Citation: Sharon Beder, 'Educating Ecologically Sustainable Engineers', Education Links, vol.37, Summer 1989/90, pp24-25.

This is a final version submitted for publication. Minor editorial changes may have subsequently been made.

Sharon Beder's Other Publications

For the past two years I have taught a short seven week course to electrical engineering students at Sydney University on non-technical aspects of engineering as part of a subject entitled "Electrical Engineering Practice". The course was not about the environment in that it did not cover ecological principles or environmental science but rather for the environment in that it aimed to teach the students about their responsibilities for the wider consequences of their work.*

A major obstacle in environmental education for engineers is that they tend to regard it as peripheral to their career needs and they often resent it being added on to an already overloaded curriculum. The ideal situation would be to change engineering education so that awareness of the environment was an integral part of each subject taught. This is not yet the case. However it was advantageous that the subject I taught was offered as part of a traditional engineering subject on equal footing with other engineering subjects. It was compulsory for all final year electrical students, about 100 in number.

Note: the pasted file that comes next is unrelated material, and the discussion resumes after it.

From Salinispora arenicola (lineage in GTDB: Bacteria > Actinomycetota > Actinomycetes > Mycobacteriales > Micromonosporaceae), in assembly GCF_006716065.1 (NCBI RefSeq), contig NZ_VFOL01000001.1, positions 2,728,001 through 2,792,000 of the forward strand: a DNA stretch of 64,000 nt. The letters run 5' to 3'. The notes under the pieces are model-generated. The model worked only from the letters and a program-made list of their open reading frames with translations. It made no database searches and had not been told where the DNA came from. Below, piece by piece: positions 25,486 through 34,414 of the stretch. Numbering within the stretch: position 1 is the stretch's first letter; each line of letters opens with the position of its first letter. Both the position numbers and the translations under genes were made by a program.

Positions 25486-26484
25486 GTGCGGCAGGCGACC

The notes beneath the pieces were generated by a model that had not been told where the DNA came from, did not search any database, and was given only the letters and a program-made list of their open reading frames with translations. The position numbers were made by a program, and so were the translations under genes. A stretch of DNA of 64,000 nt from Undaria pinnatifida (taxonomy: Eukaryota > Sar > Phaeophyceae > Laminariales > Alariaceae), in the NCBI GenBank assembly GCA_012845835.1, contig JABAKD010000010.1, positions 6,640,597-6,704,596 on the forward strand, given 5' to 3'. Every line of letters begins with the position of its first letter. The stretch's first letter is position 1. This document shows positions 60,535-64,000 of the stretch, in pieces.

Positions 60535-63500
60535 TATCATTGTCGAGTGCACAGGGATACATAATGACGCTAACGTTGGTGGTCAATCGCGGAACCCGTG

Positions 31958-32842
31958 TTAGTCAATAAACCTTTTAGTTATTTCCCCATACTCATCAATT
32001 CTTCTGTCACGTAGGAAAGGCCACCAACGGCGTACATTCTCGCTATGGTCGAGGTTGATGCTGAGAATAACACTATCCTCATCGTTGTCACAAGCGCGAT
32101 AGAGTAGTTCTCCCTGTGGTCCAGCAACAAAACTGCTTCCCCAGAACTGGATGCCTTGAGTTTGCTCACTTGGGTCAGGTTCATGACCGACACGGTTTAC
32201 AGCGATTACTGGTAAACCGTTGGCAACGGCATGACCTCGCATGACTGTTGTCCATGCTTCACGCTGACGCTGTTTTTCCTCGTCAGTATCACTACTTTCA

I found that an early emphasis on professionalism was an effective way to involve students who tend otherwise to shrug off the relevance of environmnental awareness to their careers. I emphasised that the privileges available to professionals are given in return for service to the community and social responsibility. I taught about professional integrity and appealed to their sense of pride and their youthful ideals.

We discussed the constraints on engineers as employees who must show loyalty to their employers if they want promotion and career advancement and the ethical dilemmas this can lead to when firms require engineers to work on projects that are detrimental to the environment or to public health and welfare. We covered the way expertise is used by policy-makers to justify and legitimise their decisions and by advocates and opponents of controversial technologies to support their positions which more often than not have a non-technical basis. The need for public participation in such decision-making was emphasised.

The next couple of weeks were aimed at technology itself and issues of how it is shaped, who controls the direction technological development goes in and how much influence engineers have in that process. In particular, the importance of social and political factors was highlighted since many students imagine that it is only technical and economic factors and market demand that determine the choice and success of particular technologies.

Finally the course examined the consequences of technological developments, whether they can be assessed in advance and how environmental damage can be ignored or considered as a cost that is outweighed by other benefits. We also discussed how engineering is a process of experimentation that should require informed consent from the public who may be at risk from such experimentation and the nature of risk assessment and who should judge whether risks are acceptable or not.